“Montana is enjoying one of the strongest economic recoveries in the nation,” announced Laurie Esau, Commissioner of the Montana Department of Labor & Industry with the release of a state of the state’s economy report.
The report shows that Montana has had the third highest recovery in payroll jobs since the start of the pandemic . Total employment is more than 99.5 percent recovered from the pandemic, and since January the number of Montanans receiving unemployment benefits has plummeted 87 percent.
The state has also had strong wage growth, growing at 7.9 percent in 2020, and the fastest personal income gains of any state in the nation.
As Labor Day rolled around in Montana, vaccinations had became available and business restrictions lifted, Montanans returned to normal business activity, and were celebrating the ability to attend restaurants, concerts, and social activities. The release of this pent-up demand, augmented by economic stimulus, and higher income, have contributed to surging consumer demand, leaving businesses scrambling to bring on enough workers to meet customer needs. Tight labor markets, already evident prior to COVID-19, once again became the largest challenge to the state’s economic growth.
•The rate of new businesses skyrocketed to the fastest rate in ten years, with over 3,500 new businesses created in 2020
.•Montana’s startups are more successful than the national average, and the pandemic had little impact on the rate of business closure for firms created within the last ten years.
•Montana has the 4th highest rate of business ownership in the nation, with 6.3% of Montana households reporting income from a business or farm.
•Montana posted the 3rd best payroll employment recovery among states since the start of the pandemic recession, and the 8th best recovery in total employment.
•The pandemic recession averaged job gains over 2,700 per month since the trough, a much faster recovery than the average of 500 jobs gained per month during the recovery from the 2008 recession.
•Both payroll and total employment levels are within 1% of the pre-recession peak.
•Montana’s real GDP growth from 2019 to 2020 ranked 20th among states, and likely made a full recovery in the 2nd quarter of 2021.
•Montana ranked 1st among states for personal income growth in 2020, growing 8.4% to $57.6 billion.
•Business owner income increased by 10%, or $506 million, bolstered by the Paycheck Protection Program and the Coronavirus Food Assistance Program.
•Wages paid to Montana workers surged, posting a 7.2% increase ($1.7 billion) for the year ending 2021Q1. Increased wage earnings are an important component needed to drive future business demand and are vital to increasing the standard of living for most Montanans.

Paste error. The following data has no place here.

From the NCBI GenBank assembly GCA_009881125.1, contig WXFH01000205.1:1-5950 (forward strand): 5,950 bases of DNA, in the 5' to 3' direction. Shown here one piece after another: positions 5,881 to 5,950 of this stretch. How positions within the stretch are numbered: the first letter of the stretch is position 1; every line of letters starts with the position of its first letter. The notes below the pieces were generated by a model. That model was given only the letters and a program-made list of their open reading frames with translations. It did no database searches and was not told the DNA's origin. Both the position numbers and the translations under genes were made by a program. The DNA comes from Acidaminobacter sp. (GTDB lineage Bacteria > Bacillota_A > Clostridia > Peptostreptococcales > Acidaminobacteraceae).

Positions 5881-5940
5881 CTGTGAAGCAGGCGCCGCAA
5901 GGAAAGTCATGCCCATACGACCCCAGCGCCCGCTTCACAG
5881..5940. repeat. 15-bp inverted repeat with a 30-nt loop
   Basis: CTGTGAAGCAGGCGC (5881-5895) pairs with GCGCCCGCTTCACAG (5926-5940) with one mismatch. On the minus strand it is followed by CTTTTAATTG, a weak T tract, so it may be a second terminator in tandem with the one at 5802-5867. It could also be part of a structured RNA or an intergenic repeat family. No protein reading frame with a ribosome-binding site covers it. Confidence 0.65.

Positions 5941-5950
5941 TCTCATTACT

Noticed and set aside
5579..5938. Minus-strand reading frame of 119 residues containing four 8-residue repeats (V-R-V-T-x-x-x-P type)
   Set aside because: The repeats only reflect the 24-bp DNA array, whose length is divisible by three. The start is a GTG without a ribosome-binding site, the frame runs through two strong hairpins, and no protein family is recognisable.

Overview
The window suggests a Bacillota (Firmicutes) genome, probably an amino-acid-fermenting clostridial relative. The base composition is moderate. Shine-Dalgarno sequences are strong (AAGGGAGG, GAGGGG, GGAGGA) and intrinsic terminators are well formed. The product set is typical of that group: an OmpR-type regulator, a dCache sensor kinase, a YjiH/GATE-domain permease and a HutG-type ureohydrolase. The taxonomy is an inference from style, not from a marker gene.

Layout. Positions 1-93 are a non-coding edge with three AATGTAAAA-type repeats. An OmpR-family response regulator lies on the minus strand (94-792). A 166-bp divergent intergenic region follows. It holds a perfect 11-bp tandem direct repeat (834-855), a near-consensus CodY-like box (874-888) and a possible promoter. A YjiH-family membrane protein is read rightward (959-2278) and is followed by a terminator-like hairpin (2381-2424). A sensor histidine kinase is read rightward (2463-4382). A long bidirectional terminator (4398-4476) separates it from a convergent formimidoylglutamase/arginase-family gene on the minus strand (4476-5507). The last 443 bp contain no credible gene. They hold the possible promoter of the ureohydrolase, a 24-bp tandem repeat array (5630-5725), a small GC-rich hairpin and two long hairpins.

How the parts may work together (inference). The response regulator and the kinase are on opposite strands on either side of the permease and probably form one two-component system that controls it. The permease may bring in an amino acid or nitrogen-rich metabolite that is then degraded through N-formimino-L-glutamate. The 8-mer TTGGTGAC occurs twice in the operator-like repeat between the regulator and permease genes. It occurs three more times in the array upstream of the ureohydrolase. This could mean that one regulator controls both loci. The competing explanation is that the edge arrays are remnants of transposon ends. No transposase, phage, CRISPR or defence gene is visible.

•Montana ranks 8th among states for the fastest average annual wage growth over the last 10 years.
•Average annual wages in payroll jobs increased by 7.9% in 2020 (up to $48,400), over double the wage growth rates posted in prior years.
Real wage growth, or the amount of wage growth that exceeds inflation, was 6.6% in 2020
•The unemployment rate dropped quickly after the pandemic recession, reaching 3.6% in July 2021. Prior recessions took much longer for unemployment to return to normal levels.
Labor productivity soared as workers moved into remote work, increasing by 3.9% for the year ending 2021Q1.
Despite the strong economic recovery, challenges remain, particularly labor shortages and the impacts of rising prices on businesses and workers:
Inflation has spiked, with prices increasing over 5% during the summer of 2021, leaving consumers paying more for housing and gasoline, among other goods. Over the two years ending June 2021, hourly wages have increased by 8.7% while the price level has increased by 6.1%, resulting in a 2.6% increase in the real hourly wage.
Housing prices have also risen, with Montanan’s typical home price up 10.3% to $327,000 for the year ending June 2021, leaving many communities concerned about affordable housing.
Thousands of workers left the labor force during the last year due to fears of contracting COVID-19 and a lack of childcare. These workers must be reengaged in our economy to help fill unmet worker demand. Many of these workers have already come back into the economy as of July, with the labor force only 0.5% lower than its pre-recession peak.
If Montana’s labor force participation rate was the same now as before the pandemic, 11,331 more workers would be available to fill openings.
The average work week in Montana fell during the pandemic, moving from 33.4 hours per week in 2019 to 32.8 hours per week in 2020. Moving more part-time employees to full-time could address many workforce shortages.
Over 20% of the workforce is 60 years or older and preparing for retirement. Among those not retired, family care is the main reason for not participating in the labor force.
The report suggested, there are several solutions to the worker shortage, including increasing worker productivity through training and automation, tapping into underutilized labor sources (such as those living in rural areas or reservations, disabled, or facing barriers to work), and ensuring that workers have the incentive to move out of unemployment to work. With the resiliency and determination Montanans have shown throughout the last year, there can be no doubt that these future challenges will also be resolved, moving Montana’s economy into a more profitable future.